But there are times when I wish they’d all just piss off and leave me alone.

Freedom perhaps, then lies, in my ability to pause between stimulus and response so that I may uphold my highest values, and shape their lives for the better.

Thank you for reading my drivel.  I’d love for you to leave a comment.

Until next time…

Kim xo

P.S.  If you kinda liked this and want to read more, click here and enter your name and email address 

Kim’s Blog : What To Do When You Feel Overwhelmed Working From Home

overwhelmed mum

When you work from home, juggling kids, house and business responsibilities, it can be easy to get overwhelmed.  

But overwhelm usually results from a perceived lack of control, so if you bring your responsibilities back under control, it eases the overwhelm immediately.

Try these five simple steps to get back in the driving seat:

1.  Schedule 10 minutes in your next working day to sit down with yourself – no distractions

2.  Make a list of everything you need to get done, to help yourself feel calm again (ironing, tidying, invoicing, VAT return..)

3.  Segregate the items into do it, dump it or delegate it (Tip – delegate as much as you can!)

4.  Look at your diary for the next 3-5 days, and schedule each of the things into your diary (Tip – schedule the delegating too)

5.  Do the tasks at the allocated times (Tip – in order to complete the process, the task must actually be done.  Don’t put it off!)



Kim’s Blog : Why Your Home Business Could Fail If You Don’t Know Your Purpose

home business for kids

It’s increasingly evident to me that many mums starting businesses from home don’t take them very seriously.

But just because the stakes are lower financially, doesn’t mean that your business deserves less care and attention.  It’s a fact of human nature that the higher the stakes, the more effort we will apply.

So if you need a little motivation to get your butt into gear, just look to your kids.  Think of all of the things you could provide for them in terms of education, experiences and development, with a little extra finances.

Think how much easier life would be, if you were financially FREE.

I started my first company because I wanted my kids to have multiple languages from a very young age, after learning how the multilingual brain develops very differently than the unilingual brain.

The brain becomes more complex in nature, and children naturally become better critical thinkers and problem solvers.  I wasn’t content with the status quo of education that was available in my area.  I wanted them to have more, be more and see greater possibilities in the world than the average bear.

That was my motivation.  What I had to lose wasn’t really financial…It was so much more than that.

Once I had this information, I couldn’t go back.  Once I understood how this type of education would shape the rest of my children’s lives, I couldn’t possibly not try to give it to them.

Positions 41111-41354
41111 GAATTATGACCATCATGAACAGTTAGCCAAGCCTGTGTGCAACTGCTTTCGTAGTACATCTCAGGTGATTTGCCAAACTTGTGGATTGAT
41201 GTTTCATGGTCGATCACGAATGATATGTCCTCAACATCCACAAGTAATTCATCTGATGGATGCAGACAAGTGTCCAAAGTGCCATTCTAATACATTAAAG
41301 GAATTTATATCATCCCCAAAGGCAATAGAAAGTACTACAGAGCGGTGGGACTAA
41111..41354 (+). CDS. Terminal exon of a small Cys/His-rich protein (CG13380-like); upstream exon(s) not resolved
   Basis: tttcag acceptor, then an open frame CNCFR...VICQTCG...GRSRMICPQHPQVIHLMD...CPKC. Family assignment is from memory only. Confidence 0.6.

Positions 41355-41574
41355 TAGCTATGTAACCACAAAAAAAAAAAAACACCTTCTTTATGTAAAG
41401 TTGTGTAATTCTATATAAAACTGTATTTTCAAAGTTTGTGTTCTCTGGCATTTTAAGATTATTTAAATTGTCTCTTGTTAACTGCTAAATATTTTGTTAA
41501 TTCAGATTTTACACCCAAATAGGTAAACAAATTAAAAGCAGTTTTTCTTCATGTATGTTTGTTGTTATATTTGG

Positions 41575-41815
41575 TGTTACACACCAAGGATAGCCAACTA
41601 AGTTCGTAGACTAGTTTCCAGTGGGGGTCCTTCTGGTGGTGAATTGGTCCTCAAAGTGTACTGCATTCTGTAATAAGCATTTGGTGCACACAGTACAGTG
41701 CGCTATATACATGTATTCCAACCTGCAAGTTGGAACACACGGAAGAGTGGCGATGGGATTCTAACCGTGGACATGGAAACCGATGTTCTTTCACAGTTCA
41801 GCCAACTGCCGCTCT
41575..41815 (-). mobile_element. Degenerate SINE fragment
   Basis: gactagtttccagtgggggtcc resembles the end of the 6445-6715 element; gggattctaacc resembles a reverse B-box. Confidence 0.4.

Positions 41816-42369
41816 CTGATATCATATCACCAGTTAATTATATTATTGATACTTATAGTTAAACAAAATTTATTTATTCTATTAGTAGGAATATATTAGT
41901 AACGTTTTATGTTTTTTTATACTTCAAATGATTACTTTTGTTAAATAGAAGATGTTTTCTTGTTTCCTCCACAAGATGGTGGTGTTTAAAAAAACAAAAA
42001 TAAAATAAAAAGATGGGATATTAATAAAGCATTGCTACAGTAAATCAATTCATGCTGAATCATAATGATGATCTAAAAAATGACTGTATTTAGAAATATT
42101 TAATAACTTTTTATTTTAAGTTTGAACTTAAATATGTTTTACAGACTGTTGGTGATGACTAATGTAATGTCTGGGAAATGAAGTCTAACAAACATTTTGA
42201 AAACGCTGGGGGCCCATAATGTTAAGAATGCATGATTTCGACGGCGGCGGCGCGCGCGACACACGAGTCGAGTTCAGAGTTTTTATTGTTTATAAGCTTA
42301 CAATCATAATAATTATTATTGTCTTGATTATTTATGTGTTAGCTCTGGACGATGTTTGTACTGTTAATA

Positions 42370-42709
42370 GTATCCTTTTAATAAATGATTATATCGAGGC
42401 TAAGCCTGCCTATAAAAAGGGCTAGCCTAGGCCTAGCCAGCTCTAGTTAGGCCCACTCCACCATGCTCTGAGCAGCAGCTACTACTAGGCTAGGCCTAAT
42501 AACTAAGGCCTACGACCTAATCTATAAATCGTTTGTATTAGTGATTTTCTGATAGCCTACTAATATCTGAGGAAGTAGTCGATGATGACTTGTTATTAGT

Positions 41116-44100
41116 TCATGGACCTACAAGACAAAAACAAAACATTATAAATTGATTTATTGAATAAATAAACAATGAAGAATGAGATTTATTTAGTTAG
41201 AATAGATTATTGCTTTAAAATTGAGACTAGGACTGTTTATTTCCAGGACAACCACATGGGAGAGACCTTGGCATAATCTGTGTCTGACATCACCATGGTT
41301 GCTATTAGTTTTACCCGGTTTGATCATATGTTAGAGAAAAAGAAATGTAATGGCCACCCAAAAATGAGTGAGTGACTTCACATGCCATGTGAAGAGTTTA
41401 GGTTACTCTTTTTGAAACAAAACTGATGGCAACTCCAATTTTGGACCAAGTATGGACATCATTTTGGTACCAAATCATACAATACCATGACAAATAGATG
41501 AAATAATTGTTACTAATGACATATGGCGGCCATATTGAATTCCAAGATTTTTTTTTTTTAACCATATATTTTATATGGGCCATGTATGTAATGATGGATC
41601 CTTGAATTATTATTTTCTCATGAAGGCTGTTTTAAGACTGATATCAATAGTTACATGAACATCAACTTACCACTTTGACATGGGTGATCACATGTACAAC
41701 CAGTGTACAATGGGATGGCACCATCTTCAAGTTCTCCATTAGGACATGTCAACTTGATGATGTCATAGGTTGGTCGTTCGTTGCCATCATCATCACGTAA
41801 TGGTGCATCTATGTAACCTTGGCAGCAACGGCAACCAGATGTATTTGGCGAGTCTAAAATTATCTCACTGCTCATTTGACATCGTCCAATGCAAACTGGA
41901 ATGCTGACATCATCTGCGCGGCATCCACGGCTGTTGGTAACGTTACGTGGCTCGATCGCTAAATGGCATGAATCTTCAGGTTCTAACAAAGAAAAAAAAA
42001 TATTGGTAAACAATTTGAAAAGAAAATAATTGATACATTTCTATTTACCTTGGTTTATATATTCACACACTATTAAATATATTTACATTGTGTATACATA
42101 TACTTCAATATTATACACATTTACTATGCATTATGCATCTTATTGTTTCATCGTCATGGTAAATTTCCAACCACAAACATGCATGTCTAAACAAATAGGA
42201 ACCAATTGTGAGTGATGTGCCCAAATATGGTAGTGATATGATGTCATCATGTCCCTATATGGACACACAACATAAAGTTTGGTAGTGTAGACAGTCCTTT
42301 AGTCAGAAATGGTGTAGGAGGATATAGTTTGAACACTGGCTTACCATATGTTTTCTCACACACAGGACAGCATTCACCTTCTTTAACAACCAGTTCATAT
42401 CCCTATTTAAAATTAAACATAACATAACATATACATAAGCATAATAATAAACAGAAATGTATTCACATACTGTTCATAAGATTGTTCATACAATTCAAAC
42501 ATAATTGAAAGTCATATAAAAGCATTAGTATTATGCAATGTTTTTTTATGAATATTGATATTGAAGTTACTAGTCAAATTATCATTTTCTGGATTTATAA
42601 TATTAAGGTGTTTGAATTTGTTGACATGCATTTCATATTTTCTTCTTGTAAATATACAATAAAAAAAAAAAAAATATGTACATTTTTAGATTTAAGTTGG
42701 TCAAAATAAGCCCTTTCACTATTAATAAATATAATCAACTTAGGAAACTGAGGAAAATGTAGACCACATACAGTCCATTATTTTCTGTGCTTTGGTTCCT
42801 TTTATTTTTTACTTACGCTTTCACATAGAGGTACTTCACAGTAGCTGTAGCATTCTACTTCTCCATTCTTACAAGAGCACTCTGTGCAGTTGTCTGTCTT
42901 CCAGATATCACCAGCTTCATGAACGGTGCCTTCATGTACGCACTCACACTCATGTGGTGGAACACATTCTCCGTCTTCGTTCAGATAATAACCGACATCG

• I was connected to my purpose and it got me out of bed every morning.
  • It made me pick up the phone to make those sales calls.
  • It made me strategise, plan and learn. 
  • It made me go without financially, so that I could pay for my kids instead.


There was no sense of loss… just a sense of joy and satisfaction.

If you’re struggling with motivation to keep your home business growing, it’s time to maybe take a step back and remember why you started it in the first place.  Look for your higher reason that is beyond having more money to buy more things.

If it helps, write your purpose down and connect to it every morning.

If you liked the content of this post, please “like” our Facebook page, and share it on yours.

Thank you.  You matter to me.

(PS And stay tuned for the launch of the Work at Home Mums Network later this week)




Kim’s Blog : Why Women Should Not Be Compelled To Work Outside The Home


I use Google Alerts to keep me up to date with things happening in my industry.

Today I got an email about an article that was published in The Catholic World Report about Stay at Home Mums.  Something which Pope John Paul II  said in his 1995 apostolic exhortation Familiaris Consortio really struck home with me.

“The Church can and should help modern society by tirelessly insisting that the work of women in the home, be recognized and respected by all in its irreplaceable value.

While it must be recognized that women have the same right as men to perform various public functions, society must be structured in such a way that wives and mothers are not in practice compelled to work outside the home, and that their families can live and prosper in a dignified way even when they themselves devote their full time to their own family.

Furthermore, the mentality which honors women more for their work outside the home than for their work within the family must be overcome.

This requires that men should truly esteem and love women with total respect for their personal dignity, and that society should create and develop conditions favoring work in the home.”

Isn’t that just beautiful?  

For me, one of the things I struggled the most with over the years, was the feeling that because I wasn’t bringing in an income, I was somehow less valuable than my husband.

His earning the money always caused me to feel like my opinion didn’t matter as much and that his needs, pitted against mine, were somehow more important.